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Pope Francis’prayer intention for November: To witness the Gospel in Asia

Fri, 11/03/2017 - 09:14
(Vatican Radio)  Pope Francis has released a video message accompanying his monthly prayer intention for November 2017. This month’s intention is for Evangelization: To witness to the Gospel in Asia . That Christians in Asia, bearing witness to the Gospel in word and deed, may promote dialogue, peace, and mutual understanding, especially with those of other religions The text of the video message reads: The most striking feature of Asia is the variety of its peoples who ar  heirs of ancient cultures, religions and traditions. On this continent where the Church is a minority, the challenges are intense. We must promote dialogue among religions and cultures. Let us pray that Christians in Asia may promote dialogue, that peace and mutual understanding, especially with those of other religions .     The Pope's Worldwide Prayer Network of the Apostleship of Prayer developed the "Pope Video" initiative to assist in the worldwide dissemination of monthly intentions of the Holy Father in relation to the challenges facing humanity. (from Vatican Radio)...
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Pope Francis' homily for Deceased Cardinals and Bishops

Fri, 11/03/2017 - 07:10
(Vatican Radio) Pope Francis on Friday celebrated Mass in St. Peter’s Basilica for deceased Cardinals and Bishops . During his homily the Pope reflected on the reality of death reminding us that “the faith we profess in the resurrection makes us men and woman of hope, not despair, men and women of life, not death, for we are comforted by the promise of eternal life, grounded in our union with the risen Christ”. Please find below the full text of the Pope’s homily : Today’s celebration once more sets before us the reality of death.  It renews our sorrow for the loss of those who were dear and good to us.  Yet, more importantly, the liturgy increases our hope for them and for ourselves. The first reading expresses a powerful hope in the resurrection of the just: “Many of those who sleep in the dust of the earth shall awake, some to everlasting life, and some to shame and everlasting contempt” (Dan 12:2).  Those who sleep in the dust of the earth are obviously the dead.  Yet awakening from death is not in itself a return to life: some will awake for eternal life, others for everlasting shame.  Death makes definitive the “crossroads” which even now, in this world, stands before us: the way of life, with God, or the way of death, far from him.  The “many” who will rise for eternal life are to be understood as the “many” for whom the blood of Christ was shed.  They are the multitude that, thanks to the goodness and mercy of God, can experience the life that does not pass away, the complete victory over death brought by the resurrection. In the Gospel, Jesus strengthens our hope by saying: “I am the living bread that came down from heaven.  Whoever eats of this bread will live forever” (Jn 6:51).  These words evoke Christ’s sacrifice on the cross.  He accepted death in order to save those whom the Father had given him, who were dead in the slavery of sin.  Jesus became our brother and shared our human condition even unto death.  By his love, he shattered the yoke of death and opened to us the doors of life.  By partaking of his body and blood, we are united to his faithful love, which embraces his definitive victory of good over evil, suffering and death.  By virtue of this divine bond of Christ’s charity, we know that our fellowship with the dead is not merely a desire or an illusion, but a reality. The faith we profess in the resurrection makes us men and woman of hope, not despair, men and women of life, not death, for we are comforted by the promise of eternal life, grounded in our union with the risen Christ. This hope, rekindled in us by the word of God, helps us to be trusting in the face of death.  Jesus has shown us that death is not the last word; rather, the merciful love of the Father transfigures us and makes us live in eternal communion with him.  A fundamental mark of the Christian is a sense of anxious expectation of our final encounter with God.  We reaffirmed it just now in the responsorial psalm: “My soul thirsts for God, for the living God.  When shall I come and behold the face of God?” (Ps 42:2).  These poetic words poignantly convey our watchful and expectant yearning for God’s love, beauty, happiness, and wisdom. These same words of the psalm were impressed on the souls of our brother cardinals and bishops whom we remember today.  They left us after having served the Church and the people entrusted to them in the prospect of eternity.  As we now give thanks for their generous service to the Gospel and the Church, we seem to hear them repeat with the apostle: “Hope does not disappoint” (Rom 5:5).  Truly, it does not disappoint!  God is faithful and our hope in him is not vain.  Let us invoke for them the maternal intercession of Mary Most Holy, that they may share in the eternal banquet of which, with faith and love, they had a foretaste in the course of their earthly pilgrimage. (from Vatican Radio)...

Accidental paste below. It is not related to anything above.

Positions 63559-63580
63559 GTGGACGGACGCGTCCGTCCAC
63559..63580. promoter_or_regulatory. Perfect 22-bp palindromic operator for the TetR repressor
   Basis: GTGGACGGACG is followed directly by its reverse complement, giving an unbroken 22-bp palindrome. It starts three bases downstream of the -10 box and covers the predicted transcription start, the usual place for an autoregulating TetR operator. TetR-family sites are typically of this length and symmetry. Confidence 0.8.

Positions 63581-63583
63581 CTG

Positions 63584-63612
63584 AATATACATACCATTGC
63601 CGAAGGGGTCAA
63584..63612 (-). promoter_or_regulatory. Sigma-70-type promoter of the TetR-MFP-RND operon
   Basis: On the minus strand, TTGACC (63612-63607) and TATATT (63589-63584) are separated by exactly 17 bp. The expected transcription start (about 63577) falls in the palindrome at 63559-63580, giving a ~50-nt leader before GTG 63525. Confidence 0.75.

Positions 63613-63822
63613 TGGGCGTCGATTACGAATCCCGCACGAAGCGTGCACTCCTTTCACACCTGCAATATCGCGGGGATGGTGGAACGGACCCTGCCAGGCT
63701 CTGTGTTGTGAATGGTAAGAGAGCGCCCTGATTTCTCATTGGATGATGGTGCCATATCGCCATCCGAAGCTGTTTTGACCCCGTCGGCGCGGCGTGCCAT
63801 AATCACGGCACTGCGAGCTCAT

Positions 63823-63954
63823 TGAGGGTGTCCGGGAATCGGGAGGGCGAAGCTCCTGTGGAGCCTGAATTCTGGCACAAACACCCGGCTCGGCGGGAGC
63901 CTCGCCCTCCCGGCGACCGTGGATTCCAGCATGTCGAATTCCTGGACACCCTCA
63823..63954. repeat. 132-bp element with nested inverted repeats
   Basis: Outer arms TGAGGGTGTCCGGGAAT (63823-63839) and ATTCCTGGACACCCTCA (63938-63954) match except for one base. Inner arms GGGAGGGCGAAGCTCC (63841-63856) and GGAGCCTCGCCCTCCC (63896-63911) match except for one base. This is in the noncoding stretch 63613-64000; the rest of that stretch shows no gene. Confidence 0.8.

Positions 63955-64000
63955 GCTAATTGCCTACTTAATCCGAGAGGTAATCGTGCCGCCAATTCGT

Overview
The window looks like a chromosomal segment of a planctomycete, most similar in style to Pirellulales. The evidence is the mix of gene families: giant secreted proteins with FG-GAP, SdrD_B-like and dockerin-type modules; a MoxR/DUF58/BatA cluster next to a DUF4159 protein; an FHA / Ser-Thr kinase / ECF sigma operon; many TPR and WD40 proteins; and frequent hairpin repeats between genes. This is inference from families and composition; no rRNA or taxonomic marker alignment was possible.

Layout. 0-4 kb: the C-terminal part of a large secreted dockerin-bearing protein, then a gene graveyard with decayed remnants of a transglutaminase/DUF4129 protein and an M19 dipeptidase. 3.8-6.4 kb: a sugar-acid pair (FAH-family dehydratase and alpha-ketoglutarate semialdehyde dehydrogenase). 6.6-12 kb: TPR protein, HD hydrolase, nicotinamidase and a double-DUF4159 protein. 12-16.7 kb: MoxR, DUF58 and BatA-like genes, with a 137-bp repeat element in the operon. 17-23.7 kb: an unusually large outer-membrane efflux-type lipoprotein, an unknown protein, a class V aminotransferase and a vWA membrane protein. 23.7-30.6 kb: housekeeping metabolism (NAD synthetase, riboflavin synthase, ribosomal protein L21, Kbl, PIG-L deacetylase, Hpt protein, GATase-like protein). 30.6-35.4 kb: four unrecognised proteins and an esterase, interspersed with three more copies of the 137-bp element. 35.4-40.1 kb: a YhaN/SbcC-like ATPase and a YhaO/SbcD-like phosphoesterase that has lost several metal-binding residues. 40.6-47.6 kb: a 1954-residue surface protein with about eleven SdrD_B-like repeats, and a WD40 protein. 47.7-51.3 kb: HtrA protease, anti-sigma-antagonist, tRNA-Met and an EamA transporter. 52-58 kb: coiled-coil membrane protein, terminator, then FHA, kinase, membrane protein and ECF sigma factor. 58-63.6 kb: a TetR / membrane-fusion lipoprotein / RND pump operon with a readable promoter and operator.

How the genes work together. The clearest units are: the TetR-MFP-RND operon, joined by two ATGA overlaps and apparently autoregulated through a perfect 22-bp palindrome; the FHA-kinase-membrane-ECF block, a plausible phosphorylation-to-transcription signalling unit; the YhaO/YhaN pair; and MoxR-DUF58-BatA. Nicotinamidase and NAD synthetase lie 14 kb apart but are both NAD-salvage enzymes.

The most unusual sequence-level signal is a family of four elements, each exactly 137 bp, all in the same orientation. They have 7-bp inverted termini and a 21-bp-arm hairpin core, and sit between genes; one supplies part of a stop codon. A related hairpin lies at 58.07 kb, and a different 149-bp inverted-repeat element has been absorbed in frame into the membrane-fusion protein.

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Pope’s prayer at Ardeatine Caves

Thu, 11/02/2017 - 12:42